The Resurrection Chapel
One of the most surprising things about the Catholic Apostolic Church is that they should have had a window dedicated in honour of St Mary Magdalene, which makes one wonder whether our move to Dudhope Crescent Road was already perceived within the purposes and mind of God. I am inclined to think it was. The window was gifted by W.L.B. and installed in 1911.
The window, which is illustrated in more detail at the foot of this page, shows Mary Magdalene greeting our Lord on Easter morning outside the tomb. The small casket of spices sits on the ground of the Easter garden where the dominant flower is lilies. The dark purple tomb is guarded by two angels and, in the distance, is the city of Jerusalem with what is surely an anachronism - a minaret! (This was 700 years before the prophet Mohammed was born so there would have been no minarets on Easter morning!) There are three bright pieces of stained glass in Jesus' clothing and a bullet hole beside his left foot. Sometime in the 1950s, the window was shot up by a local boy with an air gun! This window — cleverly integrated on the computer by Roger Ellis — now appears on the front cover of our Scottish Liturgy.
Above the main window, there is another smaller window containing two angels bearing a crown of glory. This little masterpiece has been used for the cover of our Christmas Carol book and as a Christmas card. Between the two angels, there is a dark blue space. Tom McLaughlin has pointed out that it is rather like the little man in a cloak who used to advertize Sandeman's port.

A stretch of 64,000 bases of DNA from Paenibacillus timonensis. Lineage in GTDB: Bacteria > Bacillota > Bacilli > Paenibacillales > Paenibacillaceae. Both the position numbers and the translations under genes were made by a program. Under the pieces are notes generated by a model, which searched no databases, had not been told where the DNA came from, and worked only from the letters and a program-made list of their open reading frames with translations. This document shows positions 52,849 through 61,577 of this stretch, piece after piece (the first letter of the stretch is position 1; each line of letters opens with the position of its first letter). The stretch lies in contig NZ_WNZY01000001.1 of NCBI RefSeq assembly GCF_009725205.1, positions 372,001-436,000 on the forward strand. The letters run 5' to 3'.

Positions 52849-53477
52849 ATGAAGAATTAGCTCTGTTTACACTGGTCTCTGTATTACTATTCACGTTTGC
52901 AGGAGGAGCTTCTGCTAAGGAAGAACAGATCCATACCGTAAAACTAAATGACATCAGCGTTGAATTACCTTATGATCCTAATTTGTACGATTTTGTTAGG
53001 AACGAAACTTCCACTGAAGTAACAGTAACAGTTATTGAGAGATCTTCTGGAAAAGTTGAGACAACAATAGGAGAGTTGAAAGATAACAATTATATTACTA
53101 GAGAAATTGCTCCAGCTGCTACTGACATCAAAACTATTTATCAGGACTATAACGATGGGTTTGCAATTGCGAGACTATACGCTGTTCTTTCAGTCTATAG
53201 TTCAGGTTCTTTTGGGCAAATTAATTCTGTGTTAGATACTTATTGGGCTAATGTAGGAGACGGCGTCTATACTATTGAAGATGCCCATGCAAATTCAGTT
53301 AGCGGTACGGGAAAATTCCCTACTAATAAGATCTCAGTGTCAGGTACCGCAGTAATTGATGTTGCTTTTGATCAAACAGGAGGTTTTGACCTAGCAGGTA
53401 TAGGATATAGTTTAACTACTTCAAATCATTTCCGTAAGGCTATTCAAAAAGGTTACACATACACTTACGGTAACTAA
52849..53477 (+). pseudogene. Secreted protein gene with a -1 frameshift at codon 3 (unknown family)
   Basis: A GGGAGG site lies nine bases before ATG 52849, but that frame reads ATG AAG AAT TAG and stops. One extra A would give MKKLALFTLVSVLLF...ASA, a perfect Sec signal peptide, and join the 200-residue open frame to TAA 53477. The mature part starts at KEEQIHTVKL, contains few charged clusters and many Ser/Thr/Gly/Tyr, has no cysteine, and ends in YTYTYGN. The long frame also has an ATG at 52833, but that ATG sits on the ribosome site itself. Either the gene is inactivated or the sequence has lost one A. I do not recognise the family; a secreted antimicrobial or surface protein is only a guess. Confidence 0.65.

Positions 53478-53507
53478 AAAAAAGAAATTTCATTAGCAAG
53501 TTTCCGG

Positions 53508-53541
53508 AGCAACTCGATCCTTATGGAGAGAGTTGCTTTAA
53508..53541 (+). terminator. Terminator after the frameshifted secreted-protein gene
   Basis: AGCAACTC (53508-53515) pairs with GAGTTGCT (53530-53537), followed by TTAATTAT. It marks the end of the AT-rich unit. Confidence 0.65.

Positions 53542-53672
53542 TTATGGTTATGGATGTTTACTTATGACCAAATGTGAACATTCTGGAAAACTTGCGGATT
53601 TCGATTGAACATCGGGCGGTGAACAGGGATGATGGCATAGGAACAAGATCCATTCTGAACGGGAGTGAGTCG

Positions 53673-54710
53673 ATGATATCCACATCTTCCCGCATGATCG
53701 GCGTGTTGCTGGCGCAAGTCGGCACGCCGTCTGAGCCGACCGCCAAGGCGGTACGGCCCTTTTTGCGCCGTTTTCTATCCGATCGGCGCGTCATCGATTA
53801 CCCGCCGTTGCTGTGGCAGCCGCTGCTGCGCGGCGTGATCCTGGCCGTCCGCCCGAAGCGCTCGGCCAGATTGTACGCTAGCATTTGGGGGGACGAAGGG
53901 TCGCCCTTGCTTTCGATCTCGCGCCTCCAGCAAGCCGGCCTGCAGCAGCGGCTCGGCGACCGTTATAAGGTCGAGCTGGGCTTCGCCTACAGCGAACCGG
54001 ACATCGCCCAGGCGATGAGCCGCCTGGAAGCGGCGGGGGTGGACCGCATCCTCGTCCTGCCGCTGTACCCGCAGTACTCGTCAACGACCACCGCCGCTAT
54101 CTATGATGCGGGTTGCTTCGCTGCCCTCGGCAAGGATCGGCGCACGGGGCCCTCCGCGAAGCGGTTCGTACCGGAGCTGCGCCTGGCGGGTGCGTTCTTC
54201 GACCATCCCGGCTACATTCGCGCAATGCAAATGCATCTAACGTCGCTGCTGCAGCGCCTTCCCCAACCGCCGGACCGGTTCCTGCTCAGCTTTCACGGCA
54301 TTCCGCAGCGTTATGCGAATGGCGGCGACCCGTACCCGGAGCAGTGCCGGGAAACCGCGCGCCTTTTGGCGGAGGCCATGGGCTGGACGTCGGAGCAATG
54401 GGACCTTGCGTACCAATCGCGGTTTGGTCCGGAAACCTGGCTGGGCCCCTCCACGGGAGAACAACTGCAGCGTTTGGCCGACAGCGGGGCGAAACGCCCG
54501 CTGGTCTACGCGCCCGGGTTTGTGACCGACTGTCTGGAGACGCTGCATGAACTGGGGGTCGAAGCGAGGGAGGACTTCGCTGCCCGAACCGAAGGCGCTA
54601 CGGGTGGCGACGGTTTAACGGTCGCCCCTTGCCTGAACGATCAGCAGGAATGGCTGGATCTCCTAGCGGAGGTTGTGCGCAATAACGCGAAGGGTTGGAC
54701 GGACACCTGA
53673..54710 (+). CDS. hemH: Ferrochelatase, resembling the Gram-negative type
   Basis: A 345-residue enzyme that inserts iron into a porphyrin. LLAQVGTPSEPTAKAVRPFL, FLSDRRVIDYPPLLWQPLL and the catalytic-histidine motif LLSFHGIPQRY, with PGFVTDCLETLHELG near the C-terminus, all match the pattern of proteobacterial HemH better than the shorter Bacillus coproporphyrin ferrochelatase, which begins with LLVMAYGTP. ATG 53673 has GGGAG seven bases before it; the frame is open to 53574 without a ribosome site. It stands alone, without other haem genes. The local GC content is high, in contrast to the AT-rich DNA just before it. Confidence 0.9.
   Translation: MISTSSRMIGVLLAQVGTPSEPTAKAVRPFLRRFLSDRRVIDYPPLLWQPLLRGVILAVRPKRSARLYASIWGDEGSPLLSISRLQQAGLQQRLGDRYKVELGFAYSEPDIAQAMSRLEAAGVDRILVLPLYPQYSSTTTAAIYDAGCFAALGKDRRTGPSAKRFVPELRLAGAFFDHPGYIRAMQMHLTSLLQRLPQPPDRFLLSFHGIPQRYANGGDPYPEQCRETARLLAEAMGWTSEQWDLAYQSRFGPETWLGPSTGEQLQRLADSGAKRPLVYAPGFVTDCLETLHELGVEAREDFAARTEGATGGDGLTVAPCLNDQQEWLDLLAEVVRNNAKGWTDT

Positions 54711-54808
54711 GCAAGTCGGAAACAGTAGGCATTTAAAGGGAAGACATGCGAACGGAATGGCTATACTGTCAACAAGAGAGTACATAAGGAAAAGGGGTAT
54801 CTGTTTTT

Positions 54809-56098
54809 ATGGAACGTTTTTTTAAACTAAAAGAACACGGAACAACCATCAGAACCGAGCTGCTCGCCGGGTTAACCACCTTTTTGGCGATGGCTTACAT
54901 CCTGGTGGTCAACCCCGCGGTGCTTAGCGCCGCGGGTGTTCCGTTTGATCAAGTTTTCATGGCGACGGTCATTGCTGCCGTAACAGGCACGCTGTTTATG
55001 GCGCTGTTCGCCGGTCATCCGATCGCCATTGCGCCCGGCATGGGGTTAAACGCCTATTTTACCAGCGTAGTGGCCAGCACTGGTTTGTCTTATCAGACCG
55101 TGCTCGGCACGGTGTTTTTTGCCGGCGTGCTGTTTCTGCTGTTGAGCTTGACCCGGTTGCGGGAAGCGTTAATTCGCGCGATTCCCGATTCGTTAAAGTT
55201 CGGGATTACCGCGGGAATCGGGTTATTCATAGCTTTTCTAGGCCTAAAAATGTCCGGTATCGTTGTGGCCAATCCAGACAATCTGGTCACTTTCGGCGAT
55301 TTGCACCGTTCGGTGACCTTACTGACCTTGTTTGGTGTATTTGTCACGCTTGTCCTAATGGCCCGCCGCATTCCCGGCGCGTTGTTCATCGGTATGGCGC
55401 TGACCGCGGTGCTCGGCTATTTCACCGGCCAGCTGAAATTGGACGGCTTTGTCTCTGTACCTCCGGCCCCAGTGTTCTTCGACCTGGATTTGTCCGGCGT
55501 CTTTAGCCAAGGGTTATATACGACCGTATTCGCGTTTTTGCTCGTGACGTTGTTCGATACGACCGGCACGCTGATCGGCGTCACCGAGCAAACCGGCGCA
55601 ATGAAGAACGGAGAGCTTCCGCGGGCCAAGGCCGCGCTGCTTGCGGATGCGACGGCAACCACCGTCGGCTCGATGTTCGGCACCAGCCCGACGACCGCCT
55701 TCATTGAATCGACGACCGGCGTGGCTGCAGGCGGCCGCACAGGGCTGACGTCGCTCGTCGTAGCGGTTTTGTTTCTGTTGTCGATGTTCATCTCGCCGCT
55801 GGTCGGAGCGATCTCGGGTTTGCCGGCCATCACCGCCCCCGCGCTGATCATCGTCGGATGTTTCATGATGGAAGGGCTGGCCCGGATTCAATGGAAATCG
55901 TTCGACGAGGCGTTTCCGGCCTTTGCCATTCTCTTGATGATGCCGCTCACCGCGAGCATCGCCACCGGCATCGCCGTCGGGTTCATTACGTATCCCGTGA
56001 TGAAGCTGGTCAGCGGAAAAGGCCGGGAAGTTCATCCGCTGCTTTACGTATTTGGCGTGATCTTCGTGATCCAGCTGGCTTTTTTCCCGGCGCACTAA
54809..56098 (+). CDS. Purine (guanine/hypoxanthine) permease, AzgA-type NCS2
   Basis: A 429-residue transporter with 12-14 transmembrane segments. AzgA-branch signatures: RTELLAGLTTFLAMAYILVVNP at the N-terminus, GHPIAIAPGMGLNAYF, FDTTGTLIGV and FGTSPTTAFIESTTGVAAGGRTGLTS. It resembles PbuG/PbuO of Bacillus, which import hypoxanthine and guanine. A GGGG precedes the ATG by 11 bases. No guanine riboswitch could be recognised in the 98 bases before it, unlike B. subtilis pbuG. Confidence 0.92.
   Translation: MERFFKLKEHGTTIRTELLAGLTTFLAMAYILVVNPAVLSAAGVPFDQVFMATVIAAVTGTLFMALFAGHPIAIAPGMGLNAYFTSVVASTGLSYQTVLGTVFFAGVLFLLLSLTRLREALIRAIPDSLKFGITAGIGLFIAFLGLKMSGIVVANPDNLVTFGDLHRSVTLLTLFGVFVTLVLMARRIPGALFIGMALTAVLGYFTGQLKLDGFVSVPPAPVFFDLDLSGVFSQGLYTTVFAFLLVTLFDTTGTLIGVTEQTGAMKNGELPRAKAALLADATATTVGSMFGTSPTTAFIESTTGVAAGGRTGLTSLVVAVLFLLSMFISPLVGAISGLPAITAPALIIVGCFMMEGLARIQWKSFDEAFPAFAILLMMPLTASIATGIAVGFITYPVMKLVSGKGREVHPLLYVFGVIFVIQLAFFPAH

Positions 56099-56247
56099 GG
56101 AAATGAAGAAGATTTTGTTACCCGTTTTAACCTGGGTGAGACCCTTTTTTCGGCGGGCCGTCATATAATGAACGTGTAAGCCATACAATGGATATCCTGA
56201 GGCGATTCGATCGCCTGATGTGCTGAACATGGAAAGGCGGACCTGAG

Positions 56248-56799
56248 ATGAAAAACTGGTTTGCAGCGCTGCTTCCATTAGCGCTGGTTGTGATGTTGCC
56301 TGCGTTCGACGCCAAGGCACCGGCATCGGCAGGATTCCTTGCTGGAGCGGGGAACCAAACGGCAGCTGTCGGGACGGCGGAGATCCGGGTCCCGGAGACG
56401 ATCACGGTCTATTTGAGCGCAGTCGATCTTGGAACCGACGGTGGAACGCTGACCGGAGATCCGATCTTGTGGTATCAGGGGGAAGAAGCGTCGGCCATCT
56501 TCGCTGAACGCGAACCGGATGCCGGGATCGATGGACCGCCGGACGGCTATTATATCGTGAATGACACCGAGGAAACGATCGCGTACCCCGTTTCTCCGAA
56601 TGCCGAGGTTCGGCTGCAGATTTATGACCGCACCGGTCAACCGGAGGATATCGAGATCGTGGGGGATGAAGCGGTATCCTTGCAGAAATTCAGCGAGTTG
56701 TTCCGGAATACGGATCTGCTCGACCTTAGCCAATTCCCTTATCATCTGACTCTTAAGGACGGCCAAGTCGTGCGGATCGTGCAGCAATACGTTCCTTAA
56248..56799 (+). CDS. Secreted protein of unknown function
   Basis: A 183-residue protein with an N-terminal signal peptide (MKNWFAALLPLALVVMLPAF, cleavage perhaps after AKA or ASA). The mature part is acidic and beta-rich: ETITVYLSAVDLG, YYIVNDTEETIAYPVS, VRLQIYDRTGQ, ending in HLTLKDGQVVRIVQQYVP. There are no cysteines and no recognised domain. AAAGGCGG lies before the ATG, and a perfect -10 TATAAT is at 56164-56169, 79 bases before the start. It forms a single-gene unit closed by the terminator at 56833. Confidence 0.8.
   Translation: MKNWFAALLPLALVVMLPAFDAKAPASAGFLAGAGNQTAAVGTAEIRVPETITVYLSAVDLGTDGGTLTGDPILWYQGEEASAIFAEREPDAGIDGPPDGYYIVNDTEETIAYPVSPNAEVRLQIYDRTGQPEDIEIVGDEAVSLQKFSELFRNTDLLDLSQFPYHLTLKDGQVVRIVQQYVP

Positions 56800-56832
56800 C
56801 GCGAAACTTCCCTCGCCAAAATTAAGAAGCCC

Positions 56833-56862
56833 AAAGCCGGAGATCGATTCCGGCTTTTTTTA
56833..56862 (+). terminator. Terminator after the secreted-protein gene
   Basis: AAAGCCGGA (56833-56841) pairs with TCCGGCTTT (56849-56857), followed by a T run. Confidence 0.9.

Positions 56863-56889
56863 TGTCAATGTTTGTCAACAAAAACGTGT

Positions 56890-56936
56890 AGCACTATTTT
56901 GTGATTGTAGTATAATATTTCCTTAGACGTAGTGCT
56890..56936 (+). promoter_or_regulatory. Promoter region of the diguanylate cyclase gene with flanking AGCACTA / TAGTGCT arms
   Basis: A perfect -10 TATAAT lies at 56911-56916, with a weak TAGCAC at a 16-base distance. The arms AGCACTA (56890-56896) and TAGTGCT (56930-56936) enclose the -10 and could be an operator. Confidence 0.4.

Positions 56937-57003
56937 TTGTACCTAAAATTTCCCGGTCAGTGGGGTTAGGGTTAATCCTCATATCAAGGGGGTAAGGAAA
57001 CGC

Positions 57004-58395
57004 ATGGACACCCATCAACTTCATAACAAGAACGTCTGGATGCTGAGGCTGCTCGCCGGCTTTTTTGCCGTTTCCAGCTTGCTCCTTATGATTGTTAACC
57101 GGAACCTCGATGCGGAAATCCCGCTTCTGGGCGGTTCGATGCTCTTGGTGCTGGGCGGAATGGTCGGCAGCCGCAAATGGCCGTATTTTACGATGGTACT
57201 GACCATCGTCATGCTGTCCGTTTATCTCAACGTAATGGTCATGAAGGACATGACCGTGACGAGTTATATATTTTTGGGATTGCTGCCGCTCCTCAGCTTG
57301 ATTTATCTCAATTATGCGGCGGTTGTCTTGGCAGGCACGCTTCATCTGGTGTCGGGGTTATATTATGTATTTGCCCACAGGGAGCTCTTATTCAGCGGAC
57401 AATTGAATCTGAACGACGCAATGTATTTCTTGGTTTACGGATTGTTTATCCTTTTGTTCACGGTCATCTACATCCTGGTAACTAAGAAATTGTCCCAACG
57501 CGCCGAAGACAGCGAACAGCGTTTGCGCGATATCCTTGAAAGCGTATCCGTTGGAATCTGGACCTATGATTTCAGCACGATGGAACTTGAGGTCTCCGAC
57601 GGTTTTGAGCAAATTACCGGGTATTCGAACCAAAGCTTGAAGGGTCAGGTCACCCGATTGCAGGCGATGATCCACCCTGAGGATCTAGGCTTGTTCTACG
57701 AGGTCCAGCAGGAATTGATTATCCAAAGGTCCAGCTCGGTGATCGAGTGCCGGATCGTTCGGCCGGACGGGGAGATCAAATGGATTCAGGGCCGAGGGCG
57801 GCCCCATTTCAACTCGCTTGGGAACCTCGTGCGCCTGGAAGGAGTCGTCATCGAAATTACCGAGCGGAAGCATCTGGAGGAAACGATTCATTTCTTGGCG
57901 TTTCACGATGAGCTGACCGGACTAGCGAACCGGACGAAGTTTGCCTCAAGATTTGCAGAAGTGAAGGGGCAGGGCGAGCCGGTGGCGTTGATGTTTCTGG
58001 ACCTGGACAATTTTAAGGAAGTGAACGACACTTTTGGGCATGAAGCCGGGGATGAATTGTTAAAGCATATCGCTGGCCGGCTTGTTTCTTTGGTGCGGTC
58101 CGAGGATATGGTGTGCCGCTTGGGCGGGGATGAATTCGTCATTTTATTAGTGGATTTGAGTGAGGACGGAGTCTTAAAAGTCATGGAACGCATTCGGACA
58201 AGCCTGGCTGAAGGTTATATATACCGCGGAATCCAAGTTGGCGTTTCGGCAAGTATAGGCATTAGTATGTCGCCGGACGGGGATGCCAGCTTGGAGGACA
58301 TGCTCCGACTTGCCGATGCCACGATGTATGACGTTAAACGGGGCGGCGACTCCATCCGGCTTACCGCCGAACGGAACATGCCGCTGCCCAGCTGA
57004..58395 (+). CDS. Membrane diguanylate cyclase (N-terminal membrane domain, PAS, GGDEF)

The altar in the Resurrection Chapel has a curious history. It was built for the "new" church which it was hoped would be built in the Hawkhill in the early years of the twentieth century. It was used in Holy Trinity Mission until the mission was closed in 1944. Then it was refurbished for use in the original church in Blinshall Street. There it rested briefly before being brought into the present building where it was found to fit the Resurrection Chapel perfectly (another coincidence?) Previously, the Catholic Apostolic Altar of Provenance stood on the stone steps, but this altar was gifted to the little church of St Peter in Auchmithie. The present altar depicts a pelican giving its lifeblood to feed three baby pelicans above the words: "Christus dilerit" (Christ will treasure his own).
On the left of the altar, there is a stone piscina for dispensing with water after baptism; and, on the right, an aumbry for the reserved sacrament. The windows here are completely out of keeping with the other windows in the Church, which are mostly Victorian or Edwardian glass. These windows were brought from the old church in Blinshall Street. They depict St Andrew and St George. The windows were the work of a Dundee artist, Mr Russell. They commemorate the 117 young men from St Mary Magdalene's who lost their lives in the 1914–18 war.